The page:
Image Map

Anabolic Window

Bro Lore

There is bro lore aplenty about how to be a bodybuilder. Most of it is holdovers from the 1970’s and before, but a lot of the modern bro lore sounds like science and is a pseudo scientific way to market young people. The concept is that the reason the IFBB pros today are so much bigger than before is training, supplementation, and nutrition have been refined and improved upon in the past 50 years. Obviously it has but some of it is just marketing to sell people crap.

Shit Load of Shakes

One the most inconvenient things about bodybuilding is you have to have a pre-workout meal, then a pre workout drink, then an early workout shake, then a late workout shake, then a post workout shake, then a post workout meal. So a workout ends up absorbing 5 hours of your day assuming you’re not also doing cardio or posing or tanning or sitting in the sauna to get some water out. I myself have 2,000 calories surrounding my workout and im CUTTING!!

You might be thinking: “I’m a bodybuilder and I don’t do that . Todd’s cray”. Yes, yes I am. But just because I’m crazy doesn’t mean I’m wrong. Even a broken clock is right twice a day.

 

What is the the Anabolic Window?

This is the amount of time post workout where you can consume certain nutrients to optimize the following:

  • Glycogen resynthesis
  • Impair muscle catabolism
  • Increase muscle synthesis

 

In january 2013 a review and meta analysis with INTELLIGENT interpretation was posted on the NCBI database. For those of you who don’t know; forums are like the Jersey Shore of the scientific community. Any real scientist uses actual experimental data to make decisions about what to put in their body. Forums are for stuff so new and cutting edge it hasn’t been studied, and off label uses for non-bodybuilding drugs like breast cancer meds for having thinner skin etc.

I will summarize this meta analysis here and address the 3 supposed benefits of forcing food down in the anabolic window.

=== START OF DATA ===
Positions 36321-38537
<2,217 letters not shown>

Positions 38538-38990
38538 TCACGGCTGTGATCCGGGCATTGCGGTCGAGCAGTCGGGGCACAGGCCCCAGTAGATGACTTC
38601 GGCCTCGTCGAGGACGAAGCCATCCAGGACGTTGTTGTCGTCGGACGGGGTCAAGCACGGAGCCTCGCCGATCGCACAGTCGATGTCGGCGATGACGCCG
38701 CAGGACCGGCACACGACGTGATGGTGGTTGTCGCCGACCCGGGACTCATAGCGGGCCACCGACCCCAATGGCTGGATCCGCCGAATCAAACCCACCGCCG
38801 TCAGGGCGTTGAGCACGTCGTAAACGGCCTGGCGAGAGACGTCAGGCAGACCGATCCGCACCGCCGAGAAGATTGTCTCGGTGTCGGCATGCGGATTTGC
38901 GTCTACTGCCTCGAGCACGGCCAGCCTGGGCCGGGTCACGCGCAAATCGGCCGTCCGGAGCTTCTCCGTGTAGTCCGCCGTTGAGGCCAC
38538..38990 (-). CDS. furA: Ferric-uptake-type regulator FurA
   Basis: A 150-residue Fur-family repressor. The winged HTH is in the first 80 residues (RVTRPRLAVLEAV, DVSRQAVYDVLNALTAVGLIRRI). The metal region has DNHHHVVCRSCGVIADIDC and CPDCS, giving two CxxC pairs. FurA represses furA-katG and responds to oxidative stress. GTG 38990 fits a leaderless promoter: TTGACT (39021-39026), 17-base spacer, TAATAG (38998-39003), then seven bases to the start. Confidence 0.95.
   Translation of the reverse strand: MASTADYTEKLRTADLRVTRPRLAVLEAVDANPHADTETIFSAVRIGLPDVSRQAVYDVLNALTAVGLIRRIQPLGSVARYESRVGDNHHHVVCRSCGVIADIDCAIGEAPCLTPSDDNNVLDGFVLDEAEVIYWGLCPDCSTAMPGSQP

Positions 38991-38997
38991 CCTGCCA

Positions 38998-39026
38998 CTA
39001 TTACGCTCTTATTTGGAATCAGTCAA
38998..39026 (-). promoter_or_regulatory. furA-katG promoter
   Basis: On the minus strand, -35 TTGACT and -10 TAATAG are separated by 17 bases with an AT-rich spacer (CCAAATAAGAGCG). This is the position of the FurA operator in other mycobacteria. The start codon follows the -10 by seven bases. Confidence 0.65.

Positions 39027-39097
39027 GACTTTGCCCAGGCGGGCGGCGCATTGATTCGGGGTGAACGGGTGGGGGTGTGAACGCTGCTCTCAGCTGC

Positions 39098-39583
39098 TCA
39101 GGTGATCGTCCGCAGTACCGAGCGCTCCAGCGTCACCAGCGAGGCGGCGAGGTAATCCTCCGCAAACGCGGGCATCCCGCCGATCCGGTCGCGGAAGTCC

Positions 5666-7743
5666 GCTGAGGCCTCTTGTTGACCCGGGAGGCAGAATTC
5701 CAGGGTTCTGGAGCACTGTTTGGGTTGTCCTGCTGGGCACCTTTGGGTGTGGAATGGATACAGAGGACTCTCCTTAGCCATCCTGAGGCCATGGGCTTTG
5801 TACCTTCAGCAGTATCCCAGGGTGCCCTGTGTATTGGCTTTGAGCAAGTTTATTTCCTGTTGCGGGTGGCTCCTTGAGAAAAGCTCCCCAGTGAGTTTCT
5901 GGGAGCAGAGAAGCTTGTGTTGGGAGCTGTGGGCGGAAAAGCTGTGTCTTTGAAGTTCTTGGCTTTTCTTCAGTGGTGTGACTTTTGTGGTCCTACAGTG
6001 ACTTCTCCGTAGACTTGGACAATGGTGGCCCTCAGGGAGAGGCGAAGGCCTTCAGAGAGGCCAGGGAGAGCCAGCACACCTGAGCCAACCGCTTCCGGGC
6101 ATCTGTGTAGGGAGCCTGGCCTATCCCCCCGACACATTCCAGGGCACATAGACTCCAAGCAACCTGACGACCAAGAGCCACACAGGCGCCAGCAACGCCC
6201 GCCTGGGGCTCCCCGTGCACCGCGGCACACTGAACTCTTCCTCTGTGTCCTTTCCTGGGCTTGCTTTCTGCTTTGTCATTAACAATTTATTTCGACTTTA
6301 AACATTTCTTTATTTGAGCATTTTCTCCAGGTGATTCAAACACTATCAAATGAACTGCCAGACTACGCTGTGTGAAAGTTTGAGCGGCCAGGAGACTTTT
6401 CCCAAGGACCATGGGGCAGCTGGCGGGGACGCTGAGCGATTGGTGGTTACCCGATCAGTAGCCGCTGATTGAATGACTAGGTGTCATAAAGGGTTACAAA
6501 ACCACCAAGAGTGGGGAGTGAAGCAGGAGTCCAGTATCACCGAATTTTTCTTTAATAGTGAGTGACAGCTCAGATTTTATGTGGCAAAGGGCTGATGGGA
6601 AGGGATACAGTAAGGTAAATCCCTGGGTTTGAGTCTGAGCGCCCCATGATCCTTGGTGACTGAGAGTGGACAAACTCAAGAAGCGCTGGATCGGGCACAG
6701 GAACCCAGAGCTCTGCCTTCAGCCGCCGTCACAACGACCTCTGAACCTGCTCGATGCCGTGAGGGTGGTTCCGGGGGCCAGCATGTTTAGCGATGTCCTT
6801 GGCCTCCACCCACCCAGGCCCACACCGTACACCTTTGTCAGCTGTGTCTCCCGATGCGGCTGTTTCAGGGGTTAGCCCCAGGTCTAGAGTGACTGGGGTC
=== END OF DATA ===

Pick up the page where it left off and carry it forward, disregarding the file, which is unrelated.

#1 Glycogen Resynthesis

My favorite part of this document was how they detailed how much glycogen is used up with different training modalities.
1 set of 10 bicep curls = -12% glycogen
3 sets = -24%

3 sets of 12 leg extensions=-26.1%
and 6 sets = 38%

These glycogen stores are in the type 2 fibers and its no surprise that the type 1 fibers aren’t involved at this rep range nor contribute to glycogen usage.

So it makes sense if you’re doing 20-30 sets per bodypart you’re going to deplete glycogen down to near zero.

 

Lots of inhibitory pathways to stop muscle growth and fortunately only one to break it down.

Glycogen levels in the muscle determine how the muscle responds to training; the more glycogen, the more muscle will be grown from lifting. The less glycogen, the more likely the muscle will activate the AMPK pathway and use muscle for fuel. So you don’t need to completely exhaust your muscle before losing muscle.

Two interesting caveats:

1) Its the PRE exercise glycogen level which determines the muscles responds. The more full, the more muscle growth. The less full, less muscle growth. This means it doesn’t matter what you drink while your training what matters is what you had yesterday.